“Why should we forget about our culture? With Sanskrit you can learn other languages easily as it is mother of all languages.” (cited in The Hindu Business Line, November 28, 2014)

Unfortunately, as any historical linguist worth her salt will tell you, the honourable judge’s statement is simply untrue. Sanskrit is not the ‘mother of all languages’. It is not even the mother of all Indian languages. The statement, to the extent that it can be made, is applicable only to the languages of the Indo-Aryan family. This still leaves three entire language families in India — the Dravidian, the Austro-Asiatic and the Sino-Tibetan — which can trace their lineage back to ancestors of equal, if not greater, antiquity. But these languages and their inheritances invariably end up being marginalized in discussions of what frames ‘our culture’.

The case for Sanskrit in the public school system has its basis in the Eighth Schedule. This is a listing in the Constitution which outlines the languages deemed worthy of receiving state patronage and support. Sanskrit was accorded a place in this Schedule as early as 1949. But in many ways this listing was and remains tilted overwhelmingly in favour of the Indo-Aryan and Dravidian languages — and even among them, those deemed to have long antiquity as the bearers of literature and culture. It is only relatively recently, after political mobilizations in their favour, that languages from the tribal belts of India (such as Bodo or Santali) or those that had earlier been deemed uncultured ‘dialects’ (such as Maithili or Konkani) have come to receive a degree of support. Pushed to the margins of political discourse, most of India’s languages are dying a slow death. In contrast, there is the triumphalist march of languages like English and Hindi, spurred on by the forces of nationalism and globalization.

As far as Sanskrit goes, the notion that it is some kind of primaeval inheritance, the fountainhead of all culture, is not a fiction created entirely by the right-wing. Its roots go much deeper, into a cultural world where for centuries the language held a position of preeminence. Such claims for its preeminence continued to be made even in the heyday of the nationalist world. For instance, the Sanskrit Commission, appointed in October 1956, and headed by the eminent linguist Suniti Kumar Chatterji spoke of how “The Indian people and the Indian civilization were born … in the lap of Sanskrit”; it is “in our blood,” the “breath of our nostrils and the light of our eyes” (quoted in Ramaswamy 1999: 345-346). In the minds of many nationalists, the line between ‘Hindu’ and ‘Indian’ had long begun to blur, and Partition only effected a hardening of this divide.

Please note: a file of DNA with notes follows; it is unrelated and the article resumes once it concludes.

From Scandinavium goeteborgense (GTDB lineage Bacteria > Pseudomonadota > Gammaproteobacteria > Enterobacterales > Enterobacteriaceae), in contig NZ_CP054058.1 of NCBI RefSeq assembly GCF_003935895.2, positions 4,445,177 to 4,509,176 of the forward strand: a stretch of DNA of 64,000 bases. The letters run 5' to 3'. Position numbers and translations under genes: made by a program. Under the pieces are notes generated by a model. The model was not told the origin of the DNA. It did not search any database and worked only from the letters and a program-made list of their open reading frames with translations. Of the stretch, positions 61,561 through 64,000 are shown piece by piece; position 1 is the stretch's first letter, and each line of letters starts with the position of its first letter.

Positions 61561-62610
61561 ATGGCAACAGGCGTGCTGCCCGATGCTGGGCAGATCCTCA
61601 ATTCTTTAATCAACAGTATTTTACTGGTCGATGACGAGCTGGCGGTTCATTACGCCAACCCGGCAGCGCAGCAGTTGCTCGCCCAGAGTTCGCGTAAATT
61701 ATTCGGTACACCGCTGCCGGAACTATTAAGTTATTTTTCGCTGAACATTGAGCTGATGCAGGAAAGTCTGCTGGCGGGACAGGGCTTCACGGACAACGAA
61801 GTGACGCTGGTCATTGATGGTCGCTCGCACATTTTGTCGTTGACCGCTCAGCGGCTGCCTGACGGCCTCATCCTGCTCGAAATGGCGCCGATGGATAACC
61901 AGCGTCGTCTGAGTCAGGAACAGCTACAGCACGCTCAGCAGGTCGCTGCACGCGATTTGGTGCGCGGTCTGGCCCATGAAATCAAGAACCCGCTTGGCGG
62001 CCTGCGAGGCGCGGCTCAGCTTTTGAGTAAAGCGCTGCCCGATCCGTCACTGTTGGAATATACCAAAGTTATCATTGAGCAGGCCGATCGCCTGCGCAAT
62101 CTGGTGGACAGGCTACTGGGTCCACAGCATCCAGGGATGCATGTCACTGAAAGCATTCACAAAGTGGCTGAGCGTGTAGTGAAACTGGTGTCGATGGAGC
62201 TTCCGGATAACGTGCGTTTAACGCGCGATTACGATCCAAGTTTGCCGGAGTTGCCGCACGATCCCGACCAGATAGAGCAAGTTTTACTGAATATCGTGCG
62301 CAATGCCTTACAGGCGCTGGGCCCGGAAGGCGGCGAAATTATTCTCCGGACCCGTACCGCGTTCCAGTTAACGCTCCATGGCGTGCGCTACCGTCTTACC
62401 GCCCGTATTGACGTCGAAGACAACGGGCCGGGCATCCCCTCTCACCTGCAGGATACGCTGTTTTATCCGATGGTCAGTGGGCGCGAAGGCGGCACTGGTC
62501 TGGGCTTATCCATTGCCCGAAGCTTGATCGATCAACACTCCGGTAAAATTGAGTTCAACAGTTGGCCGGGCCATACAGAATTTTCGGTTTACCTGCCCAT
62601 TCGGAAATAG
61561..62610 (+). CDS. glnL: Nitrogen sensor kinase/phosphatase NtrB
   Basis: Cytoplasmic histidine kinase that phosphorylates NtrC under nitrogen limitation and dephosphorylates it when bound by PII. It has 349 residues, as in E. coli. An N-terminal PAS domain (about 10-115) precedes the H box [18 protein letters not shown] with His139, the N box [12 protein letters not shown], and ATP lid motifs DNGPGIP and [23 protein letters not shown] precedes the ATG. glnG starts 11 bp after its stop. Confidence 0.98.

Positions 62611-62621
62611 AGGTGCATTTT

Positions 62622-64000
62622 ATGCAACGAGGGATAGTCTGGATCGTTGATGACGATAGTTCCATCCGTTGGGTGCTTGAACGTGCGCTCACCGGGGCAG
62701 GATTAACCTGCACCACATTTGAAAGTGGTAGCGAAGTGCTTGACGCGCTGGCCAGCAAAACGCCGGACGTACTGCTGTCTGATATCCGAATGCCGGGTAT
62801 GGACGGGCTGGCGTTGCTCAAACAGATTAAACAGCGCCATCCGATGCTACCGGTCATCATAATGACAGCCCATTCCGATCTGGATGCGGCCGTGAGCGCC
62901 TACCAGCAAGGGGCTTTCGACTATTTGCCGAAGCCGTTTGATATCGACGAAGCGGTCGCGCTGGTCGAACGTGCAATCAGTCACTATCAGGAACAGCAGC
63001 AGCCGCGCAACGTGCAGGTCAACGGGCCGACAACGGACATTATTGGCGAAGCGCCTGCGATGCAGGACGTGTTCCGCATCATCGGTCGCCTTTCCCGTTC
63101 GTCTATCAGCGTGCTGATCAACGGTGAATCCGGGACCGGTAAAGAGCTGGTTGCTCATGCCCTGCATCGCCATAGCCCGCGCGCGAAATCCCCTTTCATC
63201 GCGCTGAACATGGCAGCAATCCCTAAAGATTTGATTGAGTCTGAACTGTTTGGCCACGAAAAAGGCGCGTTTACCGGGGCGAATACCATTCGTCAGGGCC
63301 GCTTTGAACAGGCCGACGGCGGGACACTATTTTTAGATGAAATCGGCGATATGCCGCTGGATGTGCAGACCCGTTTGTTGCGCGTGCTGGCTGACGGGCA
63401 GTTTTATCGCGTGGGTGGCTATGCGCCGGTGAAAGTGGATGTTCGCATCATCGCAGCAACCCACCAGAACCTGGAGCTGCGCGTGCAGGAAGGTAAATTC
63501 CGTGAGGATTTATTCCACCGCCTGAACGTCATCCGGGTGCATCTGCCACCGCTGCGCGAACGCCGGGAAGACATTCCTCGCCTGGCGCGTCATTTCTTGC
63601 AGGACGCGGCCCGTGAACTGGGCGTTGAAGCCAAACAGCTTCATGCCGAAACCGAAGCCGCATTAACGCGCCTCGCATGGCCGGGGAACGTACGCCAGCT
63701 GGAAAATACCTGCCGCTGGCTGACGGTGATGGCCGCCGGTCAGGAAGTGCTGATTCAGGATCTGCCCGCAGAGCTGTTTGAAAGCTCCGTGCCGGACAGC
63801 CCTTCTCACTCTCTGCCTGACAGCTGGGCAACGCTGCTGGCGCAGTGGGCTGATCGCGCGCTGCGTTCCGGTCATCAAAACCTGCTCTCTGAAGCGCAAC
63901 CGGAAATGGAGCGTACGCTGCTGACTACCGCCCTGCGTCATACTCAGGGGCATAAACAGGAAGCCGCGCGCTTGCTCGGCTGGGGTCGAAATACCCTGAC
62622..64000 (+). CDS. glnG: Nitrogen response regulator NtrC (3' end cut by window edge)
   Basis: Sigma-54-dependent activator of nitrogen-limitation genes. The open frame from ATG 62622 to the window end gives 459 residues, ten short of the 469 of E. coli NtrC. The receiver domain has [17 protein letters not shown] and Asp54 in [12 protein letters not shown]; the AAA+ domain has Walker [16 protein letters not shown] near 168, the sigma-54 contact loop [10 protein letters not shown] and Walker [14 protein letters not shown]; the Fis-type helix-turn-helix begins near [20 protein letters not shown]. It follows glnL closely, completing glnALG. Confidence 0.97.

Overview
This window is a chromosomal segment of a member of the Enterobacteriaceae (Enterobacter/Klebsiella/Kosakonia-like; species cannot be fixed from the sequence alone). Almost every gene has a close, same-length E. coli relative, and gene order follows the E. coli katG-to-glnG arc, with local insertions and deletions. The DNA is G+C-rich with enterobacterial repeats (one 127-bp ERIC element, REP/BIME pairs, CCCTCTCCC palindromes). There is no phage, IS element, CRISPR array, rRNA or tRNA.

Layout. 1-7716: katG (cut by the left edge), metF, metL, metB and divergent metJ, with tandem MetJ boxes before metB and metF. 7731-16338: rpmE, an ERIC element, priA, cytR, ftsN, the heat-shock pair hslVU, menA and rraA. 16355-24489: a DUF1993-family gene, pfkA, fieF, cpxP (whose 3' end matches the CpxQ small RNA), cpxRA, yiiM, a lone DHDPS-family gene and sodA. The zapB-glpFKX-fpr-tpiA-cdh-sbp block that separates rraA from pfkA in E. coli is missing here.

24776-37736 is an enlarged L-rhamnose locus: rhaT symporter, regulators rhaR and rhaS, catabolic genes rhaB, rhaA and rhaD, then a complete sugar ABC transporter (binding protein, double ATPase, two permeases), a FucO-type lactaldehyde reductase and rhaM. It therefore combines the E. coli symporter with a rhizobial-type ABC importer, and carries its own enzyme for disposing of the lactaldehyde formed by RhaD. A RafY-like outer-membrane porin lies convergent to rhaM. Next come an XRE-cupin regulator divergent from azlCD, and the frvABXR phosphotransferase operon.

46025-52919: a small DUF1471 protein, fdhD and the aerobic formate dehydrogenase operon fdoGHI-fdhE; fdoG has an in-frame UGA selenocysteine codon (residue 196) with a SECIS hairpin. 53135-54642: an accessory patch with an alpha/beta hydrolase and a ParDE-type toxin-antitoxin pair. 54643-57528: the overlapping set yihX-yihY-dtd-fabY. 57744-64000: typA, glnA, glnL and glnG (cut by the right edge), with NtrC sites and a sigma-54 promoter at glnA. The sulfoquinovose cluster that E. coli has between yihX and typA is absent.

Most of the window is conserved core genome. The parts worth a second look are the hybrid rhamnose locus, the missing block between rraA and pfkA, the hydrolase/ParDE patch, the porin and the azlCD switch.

In contrast, at the present juncture, there exist those who would wholly dispense with Sanskrit in any form. They see it as a creature of dead habit, a worthless relic of the past. Watching a recent edition of The Big Picture on Rajya Sabha TV, it was hard not to be infuriated by the disdain with which most panelists spoke of Sanskrit, viewing it through a distorted mirror so that it became solely a vehicle of Hindu grandeur. The left treats Sanskrit as if it were tainted by association, and so does most of the liberal elite. This was not the case earlier — one has only to read the work of D.D. Kosambi, G.P. Deshpande or Ram Vilas Sharma — to see how the Sanskrit tradition was part of their inheritance, even as they wrestled with it and spoke against it.

Sanskrit may be only one of many languages in India’s diverse linguistic spectrum, but it is also a language without which we cannot understand vast swathes of our past. The fact that its defenders today are largely a bigoted lot, is not cause for us to give up the language to them. Instead, we need to view it in all its complexity, as a language that was not confined to the terrain of scripture alone, but one that was also the medium of tremendous literary creativity, the language of abstruse philosophy, ribald poetry, cutting satire and occasionally even trenchant social critique. Amnesia and jingoism cannot be our two cultural choices, for they present us with a version of history that not only shorn of complexity but also quite far from the truth.

Manuscript Cover with Scenes from Kalidasa's Shakuntala, Nepal, 12th century

Manuscript Cover with Scenes from Kalidasa’s Shakuntala, Nepal, 12th century

The Hindi writer Hazariprasad Dwivedi once wrote of a dream he had, where he saw the Sanskrit poet Kālidāsa standing in front of his house in Shantiniketan and gazing at the flowers of Kanchnar tree. The next morning, as Dwivedi headed out, he paused to look at the tree and saw two figures near it: an art student, drawing the tree in his sketch-pad and a Santal girl who plucked a few flowers from its branches, placing them in her hair before moving on. Meditating upon the significance of his dream, Dwivedi asks, “Kālidāsa kaun hai? Neeche kaagaz par utar lene waala, ya oopar sir par chadha lene vala?” (‘Who is Kālidāsa? The one who takes down [the flowers] on paper, or the one who raises them to her head?) (cited in Sawhney 2004). We lack such an image of the past today: one that is capable of viewing our texts and traditions not as a dead accretion or a vision of mythic splendour, but as a part of the  stream of cultural vitality, an accumulation of all the many meanings that make us who we are.